By Daniel Orogo
In a 21st November 2020 interview with Mail & Guardian, Tanzanian opposition leader Tundu Lissu while urging the world to pay close attention to the state of democracy in Tanzania, asserts that dictators must be fought not just in their country, but also internationally. They will not allow themselves to lose in an election, he states.
Mr. Lissu’s statement turns the spotlight on Tanzania, but even bigger, the state of affairs in Kenya’s neighboring east African countries, who are facing dark days due to the sudden upsurge in political violence, gross violation of human rights, and conflicts.
To the west, in Uganda, media reports attributed to police spokesperson Fred Enanga reported 45 civilians killed and over 836 arrested on November 18th 2020 by Ugandan police and military, after riots following the arrest of opposition leader and presidential candidate Kyagulanyi Sssentamu Robert alias Bobby Wine.
He was arrested for allegedly contravening Uganda’s COVID- 19 regulations by holding a rally in Luuka district. Interestingly, a rally by President Yoweri Museveni on the same day in Moroto, northeastern Uganda, was allowed to continue uninterrupted.
To the north west of Kenya, the tension between Ethiopia’s national government led by Prime Minister Abbey Ahmed and federal government of the Tigray Peoples Liberation Front (TPLF) has escalated into civil war. There are scanty updates on the current events on the war frontlines due to media censorship and communication blackout.
On the other side, Tanzania’s recently concluded election was marred with claims of vote rigging and repression by the government and the ruling CCM party. Tanzania’s Electoral Commission declared the incumbent John Pombe Magufuli, the winner with 84% of the votes. More worrying is the mounting crackdown on opposition leaders who have since sought political asylum in neighboring Kenya and Europe.
A conflict in any east African country has far-reaching effects in the whole region. Conflicts in Uganda, Tanzania, and Ethiopia transcend ethnic and physical borders.
Why Kenya must intervene
Foremost, a conflict in any east African country has far-reaching effects in the whole region. Conflicts in Uganda, Tanzania, and Ethiopia transcend ethnic and physical borders. The regional dynamics of disputes and cross border nature of insecurity poses the threat of human mobility and proliferation of illegal weapons across Kenya’s porous borders.
This, coming at a time that Kenya has heightened the war against illegal firearms by confiscating unregistered guns especially in areas associated with banditry. In November 2019, over 8,000 firearms and 300,000 rounds of assorted ammunition were burnt. This is also in line with the AU’s Master Roadmap for Practical Steps to silence the Guns in Africa by 2020. The country must embark on an international diplomatic mission to restore calm in the neighboring countries while at the same time securing the porous borders.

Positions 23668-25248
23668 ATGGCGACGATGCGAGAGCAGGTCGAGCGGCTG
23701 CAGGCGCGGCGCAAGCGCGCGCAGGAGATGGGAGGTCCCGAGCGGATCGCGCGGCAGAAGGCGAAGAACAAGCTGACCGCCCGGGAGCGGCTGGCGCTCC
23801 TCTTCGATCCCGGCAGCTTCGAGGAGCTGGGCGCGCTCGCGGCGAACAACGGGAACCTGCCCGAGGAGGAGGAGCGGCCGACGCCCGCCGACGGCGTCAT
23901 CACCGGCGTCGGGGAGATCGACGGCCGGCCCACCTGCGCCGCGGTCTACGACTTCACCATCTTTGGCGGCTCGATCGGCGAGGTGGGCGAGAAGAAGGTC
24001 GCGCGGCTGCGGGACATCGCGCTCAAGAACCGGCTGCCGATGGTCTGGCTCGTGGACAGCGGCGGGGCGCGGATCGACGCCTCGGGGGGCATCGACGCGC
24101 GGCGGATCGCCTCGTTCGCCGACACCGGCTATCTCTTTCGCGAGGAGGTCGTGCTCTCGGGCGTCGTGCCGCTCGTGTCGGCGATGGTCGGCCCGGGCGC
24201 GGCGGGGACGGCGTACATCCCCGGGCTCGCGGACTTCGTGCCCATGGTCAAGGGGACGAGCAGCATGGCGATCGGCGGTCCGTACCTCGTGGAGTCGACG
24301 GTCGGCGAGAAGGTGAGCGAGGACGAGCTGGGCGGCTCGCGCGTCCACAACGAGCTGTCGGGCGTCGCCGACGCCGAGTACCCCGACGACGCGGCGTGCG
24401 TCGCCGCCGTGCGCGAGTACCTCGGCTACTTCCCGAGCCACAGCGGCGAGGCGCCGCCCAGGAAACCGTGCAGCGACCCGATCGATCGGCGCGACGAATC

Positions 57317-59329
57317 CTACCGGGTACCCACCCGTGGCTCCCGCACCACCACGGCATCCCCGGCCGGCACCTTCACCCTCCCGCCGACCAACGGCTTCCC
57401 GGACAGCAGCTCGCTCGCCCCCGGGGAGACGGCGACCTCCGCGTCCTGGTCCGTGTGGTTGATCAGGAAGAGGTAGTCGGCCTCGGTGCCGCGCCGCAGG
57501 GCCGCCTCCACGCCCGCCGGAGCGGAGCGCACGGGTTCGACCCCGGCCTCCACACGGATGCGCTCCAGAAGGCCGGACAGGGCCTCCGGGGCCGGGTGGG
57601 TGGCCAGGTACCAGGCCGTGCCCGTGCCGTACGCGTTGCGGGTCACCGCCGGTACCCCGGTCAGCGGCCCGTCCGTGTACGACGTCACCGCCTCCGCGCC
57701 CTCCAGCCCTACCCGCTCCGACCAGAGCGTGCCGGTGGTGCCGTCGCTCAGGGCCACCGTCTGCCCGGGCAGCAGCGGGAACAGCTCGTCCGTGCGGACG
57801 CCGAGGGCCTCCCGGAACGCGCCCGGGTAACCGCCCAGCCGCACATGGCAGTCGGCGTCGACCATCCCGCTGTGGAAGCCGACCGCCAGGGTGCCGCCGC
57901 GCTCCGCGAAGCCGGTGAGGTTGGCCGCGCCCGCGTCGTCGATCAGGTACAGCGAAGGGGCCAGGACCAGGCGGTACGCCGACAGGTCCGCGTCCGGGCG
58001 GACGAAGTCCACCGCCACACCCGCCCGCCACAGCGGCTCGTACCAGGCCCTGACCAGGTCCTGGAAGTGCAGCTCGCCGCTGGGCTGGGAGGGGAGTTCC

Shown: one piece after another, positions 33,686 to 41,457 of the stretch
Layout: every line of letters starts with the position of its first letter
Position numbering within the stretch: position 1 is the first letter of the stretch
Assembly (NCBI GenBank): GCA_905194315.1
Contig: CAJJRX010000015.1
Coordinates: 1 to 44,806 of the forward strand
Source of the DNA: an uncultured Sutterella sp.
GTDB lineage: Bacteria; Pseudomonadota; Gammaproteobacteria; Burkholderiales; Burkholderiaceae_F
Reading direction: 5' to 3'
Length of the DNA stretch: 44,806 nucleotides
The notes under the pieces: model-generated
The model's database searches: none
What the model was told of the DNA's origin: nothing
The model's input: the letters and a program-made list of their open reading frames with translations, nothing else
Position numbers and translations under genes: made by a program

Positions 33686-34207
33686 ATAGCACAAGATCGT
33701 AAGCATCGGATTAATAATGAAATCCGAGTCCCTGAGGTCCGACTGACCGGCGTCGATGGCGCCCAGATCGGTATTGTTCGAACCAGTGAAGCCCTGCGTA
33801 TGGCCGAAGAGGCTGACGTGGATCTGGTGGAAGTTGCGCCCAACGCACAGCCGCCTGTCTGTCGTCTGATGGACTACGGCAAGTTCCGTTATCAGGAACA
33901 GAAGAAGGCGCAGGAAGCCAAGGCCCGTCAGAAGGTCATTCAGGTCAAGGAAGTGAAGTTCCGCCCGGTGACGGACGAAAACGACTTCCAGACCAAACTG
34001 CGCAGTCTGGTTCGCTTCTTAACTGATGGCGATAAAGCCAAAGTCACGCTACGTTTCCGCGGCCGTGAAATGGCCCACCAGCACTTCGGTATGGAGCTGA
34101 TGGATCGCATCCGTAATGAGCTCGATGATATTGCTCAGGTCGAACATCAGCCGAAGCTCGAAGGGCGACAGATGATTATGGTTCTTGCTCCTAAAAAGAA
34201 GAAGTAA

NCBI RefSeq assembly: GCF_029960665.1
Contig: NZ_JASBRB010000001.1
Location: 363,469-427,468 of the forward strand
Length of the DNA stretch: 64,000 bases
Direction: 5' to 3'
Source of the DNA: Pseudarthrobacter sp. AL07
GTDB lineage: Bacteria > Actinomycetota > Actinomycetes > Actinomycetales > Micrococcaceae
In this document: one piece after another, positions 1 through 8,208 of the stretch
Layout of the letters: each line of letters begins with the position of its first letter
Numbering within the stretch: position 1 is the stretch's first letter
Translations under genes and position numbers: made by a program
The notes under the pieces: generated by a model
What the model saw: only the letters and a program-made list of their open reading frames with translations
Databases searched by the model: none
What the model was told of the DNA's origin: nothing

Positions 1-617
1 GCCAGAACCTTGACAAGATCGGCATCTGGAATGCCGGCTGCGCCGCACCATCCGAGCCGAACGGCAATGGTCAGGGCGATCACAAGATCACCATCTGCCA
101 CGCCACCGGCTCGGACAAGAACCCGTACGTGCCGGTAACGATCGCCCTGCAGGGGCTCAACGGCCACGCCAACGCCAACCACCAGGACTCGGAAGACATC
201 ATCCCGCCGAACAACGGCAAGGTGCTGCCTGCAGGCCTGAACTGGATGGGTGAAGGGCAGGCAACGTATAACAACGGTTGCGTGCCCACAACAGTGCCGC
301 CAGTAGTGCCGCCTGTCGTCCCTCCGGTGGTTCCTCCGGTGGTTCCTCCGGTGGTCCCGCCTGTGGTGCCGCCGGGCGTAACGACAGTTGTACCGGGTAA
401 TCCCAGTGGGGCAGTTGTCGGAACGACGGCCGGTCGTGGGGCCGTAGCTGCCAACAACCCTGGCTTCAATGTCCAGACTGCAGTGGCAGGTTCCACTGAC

COVID -19 situation
Secondly, due to the upsurge of COVID -19 in the country, refugees and asylum seekers have becomes a health threat. By their mobile nature, refugees pose community and regional risks. With the escalating second wave of the pandemic, the camps’ seclusion might be a potential breeding ground for infections and transmissions.
It is critical to note that Kenya’s health facilities are already strained, with many counties reporting inadequate bed capacities for patients and rising mortality. Additional cross-border infections and transmissions will further weaken and make the situation dire in the country.
Of concern is that some neighboring countries have not complied with the World Health Organization’s requirement of providing regular updates on the COVID – 19 situations in their countries. Tanzania and lately Uganda have sanctioned any local or international media outlet from providing a timely COVID- 19 updates.
Kenya should prioritize constructing more tents for COVID- 19 outpatient care, rather than tents to host refugees fleeing from violence in their countries of origin.
Kenya’s role in regional bodies
Third, Kenya’s position at the Africa Union (AU) and the United Nations Security Council obligates her to champion regional peace and security, good governance, and respect for human rights. The ongoing political violence in Uganda and the ethnic related civil war in the Tigray region in Ethiopia points at the state party’s failure to adhere to the African Union’s charter on democracy, elections, and governance.
With the AU headquarters hosted in a country already plunged into war, Kenya remains the only hope in the region to further the agenda for peace and security in the Horn of Africa. Additionally, Kenya’s position at the United Nations Security Council permits her to speak on behalf of the African continent and contribute to critical global peace and security resolutions.
Indeed, the emergence of political violence and conflicts that threatens stability and economic development in the region, the upsurge of cases of COVID 19 and the influx of refugees, and the risks of weapons and arms smuggled across borders, is an urgent clarion call for Kenya’s intervention in securing the region.
Mr. Orogo is a governance and political expert